Iran’s leaders are talking tough about shutting down the straits of Hormuz. This may be a way for them to get the West to negotiate from a weaker position regarding Iran’s nuclear fuel program. Or it may be that Iran thinks there is an attack coming.

The question is this: Will oil prices skyrocket if Iran blocks the Straits? And this: For how long?

If the rhetoric doesn’t calm down, it may not be long before the price of oil moves into the $110- to $125-a-barrel range, energy analysts say. But any movement beyond that will depend on what happens: Does Iran actually try to thwart ships that want to use the strait to transport oil? How would the US Navy or other naval powers react to that?

Oil is highly volatile. In times of excess production or recession it falls sharply. In 2008, it fell from $145 to under $40. But in tight markets, it shoots upward.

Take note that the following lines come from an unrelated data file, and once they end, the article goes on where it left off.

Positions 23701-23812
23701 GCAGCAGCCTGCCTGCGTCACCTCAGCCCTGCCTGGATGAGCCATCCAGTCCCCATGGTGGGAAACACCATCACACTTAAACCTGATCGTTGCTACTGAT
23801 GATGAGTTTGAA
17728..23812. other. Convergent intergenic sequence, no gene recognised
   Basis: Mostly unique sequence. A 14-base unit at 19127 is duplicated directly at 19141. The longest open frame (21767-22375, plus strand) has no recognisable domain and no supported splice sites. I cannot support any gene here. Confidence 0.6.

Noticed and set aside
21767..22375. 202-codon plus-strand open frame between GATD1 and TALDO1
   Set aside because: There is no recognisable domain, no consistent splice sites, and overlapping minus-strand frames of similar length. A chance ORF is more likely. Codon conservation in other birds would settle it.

At issue is a significant amount of the world’s oil that moves by sea. In 2011, about 17 million barrels of oil per day, or about 35 percent of the world’s seaborne traded oil, moved through the Strait of Hormuz, the US Energy Information Administrationestimates. Much of this oil flows to Asia – Japan, China, India, and other emerging economies. But some of the oil flows to Europe, and a relatively small amount – some 1.1 million barrels per day – goes to the United States.

If the Straits are closed for more than a few weeks, worldwide reecession is guaranteed. That’s my view, and I’m sticking to it.

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